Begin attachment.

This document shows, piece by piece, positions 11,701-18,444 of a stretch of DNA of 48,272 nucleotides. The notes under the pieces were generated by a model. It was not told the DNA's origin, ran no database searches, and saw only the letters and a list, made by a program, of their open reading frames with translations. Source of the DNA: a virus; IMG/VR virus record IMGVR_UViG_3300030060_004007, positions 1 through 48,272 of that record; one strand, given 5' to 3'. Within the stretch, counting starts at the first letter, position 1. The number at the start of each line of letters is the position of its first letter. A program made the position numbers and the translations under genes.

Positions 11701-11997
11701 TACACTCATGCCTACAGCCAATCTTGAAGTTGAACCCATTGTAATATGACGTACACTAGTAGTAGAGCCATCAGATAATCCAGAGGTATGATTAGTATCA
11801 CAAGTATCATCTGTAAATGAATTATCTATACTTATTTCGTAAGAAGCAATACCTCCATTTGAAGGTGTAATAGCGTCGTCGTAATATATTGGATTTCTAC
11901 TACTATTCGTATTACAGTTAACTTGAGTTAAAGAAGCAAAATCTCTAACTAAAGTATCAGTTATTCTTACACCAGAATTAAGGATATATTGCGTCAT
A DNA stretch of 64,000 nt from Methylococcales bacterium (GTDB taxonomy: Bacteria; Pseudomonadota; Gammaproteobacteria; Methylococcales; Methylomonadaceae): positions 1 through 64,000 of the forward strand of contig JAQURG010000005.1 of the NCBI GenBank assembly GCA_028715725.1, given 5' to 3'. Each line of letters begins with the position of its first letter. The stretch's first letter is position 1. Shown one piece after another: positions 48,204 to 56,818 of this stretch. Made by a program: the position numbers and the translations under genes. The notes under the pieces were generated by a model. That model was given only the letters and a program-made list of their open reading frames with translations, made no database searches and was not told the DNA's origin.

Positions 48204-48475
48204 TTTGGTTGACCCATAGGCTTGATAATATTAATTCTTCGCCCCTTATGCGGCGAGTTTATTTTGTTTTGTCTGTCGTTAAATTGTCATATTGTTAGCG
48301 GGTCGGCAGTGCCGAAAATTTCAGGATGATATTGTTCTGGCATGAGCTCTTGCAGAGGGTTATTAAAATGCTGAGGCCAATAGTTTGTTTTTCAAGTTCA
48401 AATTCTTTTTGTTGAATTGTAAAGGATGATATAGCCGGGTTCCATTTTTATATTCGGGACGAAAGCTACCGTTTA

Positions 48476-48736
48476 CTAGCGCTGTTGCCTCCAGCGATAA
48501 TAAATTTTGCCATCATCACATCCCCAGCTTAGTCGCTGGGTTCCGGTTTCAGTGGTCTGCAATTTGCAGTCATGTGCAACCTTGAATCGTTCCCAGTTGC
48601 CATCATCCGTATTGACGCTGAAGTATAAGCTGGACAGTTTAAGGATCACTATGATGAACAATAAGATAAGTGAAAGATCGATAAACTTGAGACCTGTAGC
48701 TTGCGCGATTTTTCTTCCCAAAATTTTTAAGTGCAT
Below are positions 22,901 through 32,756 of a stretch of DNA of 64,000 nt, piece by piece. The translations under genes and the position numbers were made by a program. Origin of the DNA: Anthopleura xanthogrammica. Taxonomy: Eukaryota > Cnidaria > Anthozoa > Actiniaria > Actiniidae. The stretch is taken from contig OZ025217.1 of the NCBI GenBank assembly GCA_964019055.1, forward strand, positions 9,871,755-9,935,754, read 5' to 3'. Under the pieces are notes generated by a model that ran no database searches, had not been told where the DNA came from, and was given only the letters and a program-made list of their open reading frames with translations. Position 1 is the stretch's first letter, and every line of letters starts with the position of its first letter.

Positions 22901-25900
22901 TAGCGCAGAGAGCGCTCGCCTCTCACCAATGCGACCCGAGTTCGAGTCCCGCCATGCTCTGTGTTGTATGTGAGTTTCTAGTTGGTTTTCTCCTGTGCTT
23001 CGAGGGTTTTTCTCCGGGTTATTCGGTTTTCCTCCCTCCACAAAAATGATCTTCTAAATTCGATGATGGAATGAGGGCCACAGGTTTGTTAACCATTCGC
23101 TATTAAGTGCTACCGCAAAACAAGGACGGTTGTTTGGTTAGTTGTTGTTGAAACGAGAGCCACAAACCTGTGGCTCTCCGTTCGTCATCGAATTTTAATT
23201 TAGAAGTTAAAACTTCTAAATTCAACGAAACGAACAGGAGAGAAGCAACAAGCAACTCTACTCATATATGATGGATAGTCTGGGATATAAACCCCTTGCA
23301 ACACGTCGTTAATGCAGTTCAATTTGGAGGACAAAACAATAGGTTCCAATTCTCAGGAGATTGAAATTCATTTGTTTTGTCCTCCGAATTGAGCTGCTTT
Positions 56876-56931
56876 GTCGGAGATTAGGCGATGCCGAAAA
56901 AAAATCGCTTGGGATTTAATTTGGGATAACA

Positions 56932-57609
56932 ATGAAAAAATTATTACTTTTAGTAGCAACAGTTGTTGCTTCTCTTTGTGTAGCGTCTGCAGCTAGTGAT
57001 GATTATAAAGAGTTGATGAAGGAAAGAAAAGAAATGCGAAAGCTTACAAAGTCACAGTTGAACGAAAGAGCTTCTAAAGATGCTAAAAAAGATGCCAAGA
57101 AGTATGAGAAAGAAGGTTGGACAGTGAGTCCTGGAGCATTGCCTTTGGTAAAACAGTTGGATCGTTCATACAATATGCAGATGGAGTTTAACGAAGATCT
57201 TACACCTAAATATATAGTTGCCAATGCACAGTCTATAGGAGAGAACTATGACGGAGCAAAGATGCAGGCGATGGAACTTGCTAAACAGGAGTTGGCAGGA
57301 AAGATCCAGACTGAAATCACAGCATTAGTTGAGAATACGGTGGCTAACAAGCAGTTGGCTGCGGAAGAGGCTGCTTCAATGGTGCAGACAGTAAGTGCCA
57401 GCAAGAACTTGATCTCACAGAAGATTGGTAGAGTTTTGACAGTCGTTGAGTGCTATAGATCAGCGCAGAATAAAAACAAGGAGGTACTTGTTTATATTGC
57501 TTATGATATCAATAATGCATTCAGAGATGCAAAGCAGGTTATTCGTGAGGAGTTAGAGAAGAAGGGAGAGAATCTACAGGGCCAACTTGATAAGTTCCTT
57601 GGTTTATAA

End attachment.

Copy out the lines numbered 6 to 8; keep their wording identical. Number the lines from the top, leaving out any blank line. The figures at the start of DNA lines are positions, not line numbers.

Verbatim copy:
A DNA stretch of 64,000 nt from Methylococcales bacterium (GTDB taxonomy: Bacteria; Pseudomonadota; Gammaproteobacteria; Methylococcales; Methylomonadaceae): positions 1 through 64,000 of the forward strand of contig JAQURG010000005.1 of the NCBI GenBank assembly GCA_028715725.1, given 5' to 3'. Each line of letters begins with the position of its first letter. The stretch's first letter is position 1. Shown one piece after another: positions 48,204 to 56,818 of this stretch. Made by a program: the position numbers and the translations under genes. The notes under the pieces were generated by a model. That model was given only the letters and a program-made list of their open reading frames with translations, made no database searches and was not told the DNA's origin.

Positions 48204-48475
48204 TTTGGTTGACCCATAGGCTTGATAATATTAATTCTTCGCCCCTTATGCGGCGAGTTTATTTTGTTTTGTCTGTCGTTAAATTGTCATATTGTTAGCG